Markets Weekly podcast - 05 July 2021
“We don’t think value is the place to be in equities; instead, we’re focusing on quality investments” – listen in as Julien Lafargue, our Chief Market Strategist, shares his investment thinking for 2021 and beyond. While Henk Potts, our Market Strategist, weighs up the here and now – the indicators running red hot on both sides of the Atlantic, and if rising oil prices really are an inflation risk.
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Henk Potts (HP): Hello. It’s Monday, 5th July and welcome to the Barclays Private Bank Markets Weekly podcast, the recording that will guide you through the turmoil of the global economy and financial markets.
My name is Henk Potts, Market Strategist for Barclays Private Bank. Each week I’ll be joined by guests to discuss both risks and opportunities for investors.
Firstly, I’ll analyse the events that moved the markets and grabbed the headlines over the past week. We’ll then discuss the outlook for the global economy and financial markets for the second half of this year. Finally, I’ll conclude by previewing the major events and data releases that are likely to shape the week ahead.
Investors set aside fears that a wave of virus variants would result in the reintroduction of travel restrictions and lockdown measures last week preferring to focus on steadily improving economic data that points to a positive pace for recovery but not one that will lead to a persistent surge in inflationary pressures.
US stocks closed at all time highs for the seventh consecutive day on Friday, an achievement that hasn’t occurred since 1997. Technology led the way while cyclicals underperformed. The S&P 500 was up 1.7% over the course of the trading week. In Europe the STOXX 600 was little changed.
In terms of bond markets, US Treasury yields fell across the board. Ten-year fell 10.1 basis points over the week down to 1.43% in fact hitting its lowest level since early March.
The one data release that moves the markets more than any other of course is the Non-Farm Payroll Report. The US labour market report was healthy but did provide some mixed signals. The rate of hiring accelerated compared to prior months. There’s been some easing of the labour shortage that held back employment gains in the early stages of the reopening.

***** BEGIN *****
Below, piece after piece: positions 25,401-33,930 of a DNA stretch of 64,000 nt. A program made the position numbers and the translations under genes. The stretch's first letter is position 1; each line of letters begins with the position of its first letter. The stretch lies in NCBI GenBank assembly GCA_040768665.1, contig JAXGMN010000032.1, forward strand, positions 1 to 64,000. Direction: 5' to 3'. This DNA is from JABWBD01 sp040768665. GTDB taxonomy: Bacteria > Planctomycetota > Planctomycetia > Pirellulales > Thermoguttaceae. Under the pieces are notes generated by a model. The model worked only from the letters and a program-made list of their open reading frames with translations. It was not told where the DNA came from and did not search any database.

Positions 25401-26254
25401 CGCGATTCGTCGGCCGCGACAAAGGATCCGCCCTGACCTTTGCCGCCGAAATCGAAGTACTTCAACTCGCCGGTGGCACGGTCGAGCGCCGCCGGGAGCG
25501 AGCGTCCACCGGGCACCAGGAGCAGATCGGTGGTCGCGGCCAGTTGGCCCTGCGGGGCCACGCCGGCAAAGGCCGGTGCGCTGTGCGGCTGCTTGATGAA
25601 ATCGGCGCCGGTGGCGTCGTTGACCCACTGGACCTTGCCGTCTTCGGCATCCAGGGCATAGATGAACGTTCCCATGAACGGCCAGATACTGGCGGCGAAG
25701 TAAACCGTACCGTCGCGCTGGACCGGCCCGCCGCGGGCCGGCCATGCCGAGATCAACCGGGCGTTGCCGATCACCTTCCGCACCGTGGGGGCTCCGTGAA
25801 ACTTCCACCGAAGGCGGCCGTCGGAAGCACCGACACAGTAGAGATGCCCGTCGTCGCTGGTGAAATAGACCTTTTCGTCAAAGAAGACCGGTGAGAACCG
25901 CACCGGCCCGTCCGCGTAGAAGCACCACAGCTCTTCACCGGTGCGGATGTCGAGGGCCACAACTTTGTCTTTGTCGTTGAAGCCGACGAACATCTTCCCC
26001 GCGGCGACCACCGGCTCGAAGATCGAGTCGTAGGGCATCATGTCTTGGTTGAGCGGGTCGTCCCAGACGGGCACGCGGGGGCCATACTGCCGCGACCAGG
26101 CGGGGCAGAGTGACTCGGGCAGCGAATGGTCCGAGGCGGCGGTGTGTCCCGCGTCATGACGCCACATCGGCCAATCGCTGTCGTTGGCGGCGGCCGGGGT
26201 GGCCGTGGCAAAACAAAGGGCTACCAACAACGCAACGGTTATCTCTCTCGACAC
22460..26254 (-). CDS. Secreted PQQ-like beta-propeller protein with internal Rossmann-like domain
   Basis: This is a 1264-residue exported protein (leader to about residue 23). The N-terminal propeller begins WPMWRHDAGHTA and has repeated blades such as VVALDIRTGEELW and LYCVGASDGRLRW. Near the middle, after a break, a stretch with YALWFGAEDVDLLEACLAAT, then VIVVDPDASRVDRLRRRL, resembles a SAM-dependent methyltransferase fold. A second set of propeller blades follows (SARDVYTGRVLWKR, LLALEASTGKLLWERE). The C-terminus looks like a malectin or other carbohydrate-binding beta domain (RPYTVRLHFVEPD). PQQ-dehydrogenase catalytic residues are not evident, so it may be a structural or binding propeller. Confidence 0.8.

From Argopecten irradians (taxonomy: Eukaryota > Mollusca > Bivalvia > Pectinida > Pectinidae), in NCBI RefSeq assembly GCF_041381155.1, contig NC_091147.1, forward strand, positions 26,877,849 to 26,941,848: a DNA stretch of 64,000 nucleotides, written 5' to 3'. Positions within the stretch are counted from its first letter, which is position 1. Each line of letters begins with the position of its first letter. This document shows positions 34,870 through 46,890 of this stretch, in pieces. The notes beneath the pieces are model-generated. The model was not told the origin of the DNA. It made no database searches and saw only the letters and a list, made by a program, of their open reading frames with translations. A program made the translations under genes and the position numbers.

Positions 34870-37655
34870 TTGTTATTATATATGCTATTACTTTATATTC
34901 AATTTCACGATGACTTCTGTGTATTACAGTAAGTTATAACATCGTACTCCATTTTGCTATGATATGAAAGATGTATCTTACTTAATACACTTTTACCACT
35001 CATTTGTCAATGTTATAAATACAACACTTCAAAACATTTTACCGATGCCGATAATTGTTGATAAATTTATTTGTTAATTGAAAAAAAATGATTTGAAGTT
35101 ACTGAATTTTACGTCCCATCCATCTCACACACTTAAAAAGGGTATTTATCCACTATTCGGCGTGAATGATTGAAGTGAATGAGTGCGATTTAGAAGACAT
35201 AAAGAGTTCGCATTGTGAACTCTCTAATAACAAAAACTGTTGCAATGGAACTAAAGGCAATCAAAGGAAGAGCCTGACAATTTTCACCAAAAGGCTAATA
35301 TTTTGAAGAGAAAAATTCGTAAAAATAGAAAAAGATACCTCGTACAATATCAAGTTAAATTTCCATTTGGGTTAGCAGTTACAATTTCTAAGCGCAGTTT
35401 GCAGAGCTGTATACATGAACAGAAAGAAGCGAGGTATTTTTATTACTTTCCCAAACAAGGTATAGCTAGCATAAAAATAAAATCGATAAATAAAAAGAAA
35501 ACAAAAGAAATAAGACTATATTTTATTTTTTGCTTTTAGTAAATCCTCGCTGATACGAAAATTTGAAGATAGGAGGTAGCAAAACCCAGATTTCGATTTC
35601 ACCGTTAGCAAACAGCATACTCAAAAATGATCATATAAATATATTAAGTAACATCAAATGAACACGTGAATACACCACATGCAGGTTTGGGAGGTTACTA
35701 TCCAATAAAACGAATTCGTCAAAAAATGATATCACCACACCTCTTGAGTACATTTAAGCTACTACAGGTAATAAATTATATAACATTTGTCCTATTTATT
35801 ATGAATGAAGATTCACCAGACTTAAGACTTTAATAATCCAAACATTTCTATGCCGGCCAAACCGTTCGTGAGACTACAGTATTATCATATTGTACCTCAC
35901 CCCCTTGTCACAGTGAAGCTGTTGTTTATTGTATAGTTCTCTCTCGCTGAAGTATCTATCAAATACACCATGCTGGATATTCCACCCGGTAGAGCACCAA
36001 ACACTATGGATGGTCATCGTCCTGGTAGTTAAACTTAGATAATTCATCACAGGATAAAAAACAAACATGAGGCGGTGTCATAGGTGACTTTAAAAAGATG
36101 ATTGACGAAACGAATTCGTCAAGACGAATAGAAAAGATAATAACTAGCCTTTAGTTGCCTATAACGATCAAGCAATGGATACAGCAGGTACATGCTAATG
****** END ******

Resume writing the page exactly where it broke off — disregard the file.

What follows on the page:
In terms of big numbers, well, 850,000 jobs were created in June. The consensus was for around 700,000 with big gains in consumer facing industries. Average hourly earnings rose 3.6% year on year.
There were a couple of concerns on the Household Survey. The unemployment rate edged up to 5.9%. The participation rate still remains very low, down at 61.6% compared to 63.4% pre pandemic. Remember, this is the proportion of people in work or looking for work and highlights concerns that infection risk, childcare constraints and improved social benefits are continuing to hold back the return to work.
In terms of the impact of the report, well, the level of employment is still 6.7 million, below its pre pandemic level of February 2020. However, the US economy has delivered an impressive private employment growth of 550,000 per month since February. If sustained should be enough to convince the FOMC of the US central bank that substantial progress will be achieved in the coming months paving the way for a formal announcement of tapering to come at the September meeting.
We believe that the Committee will taper gradually by reducing treasury and mortgage backed security purchases by $10 billion and $5 billion respectively per meeting meaning it will take about a year for the tapering process to be completed.
Data last week also showed that consumer confidence is rising rapidly on both sides of the Atlantic. In the US the Conference Board Index surged in June to 127.3 from an upwardly revised 120 reading in May. That’s the highest reading since the start of the pandemic in February 2020 with gains in both the current conditions and short-term outlook as Americans become more upbeat about the economy and specifically the labour market.
37% of respondents plan to take a holiday over the course of the next six months. There were also significant rises in the proportion of plans to buy large ticket items including appliances, cars and even homes.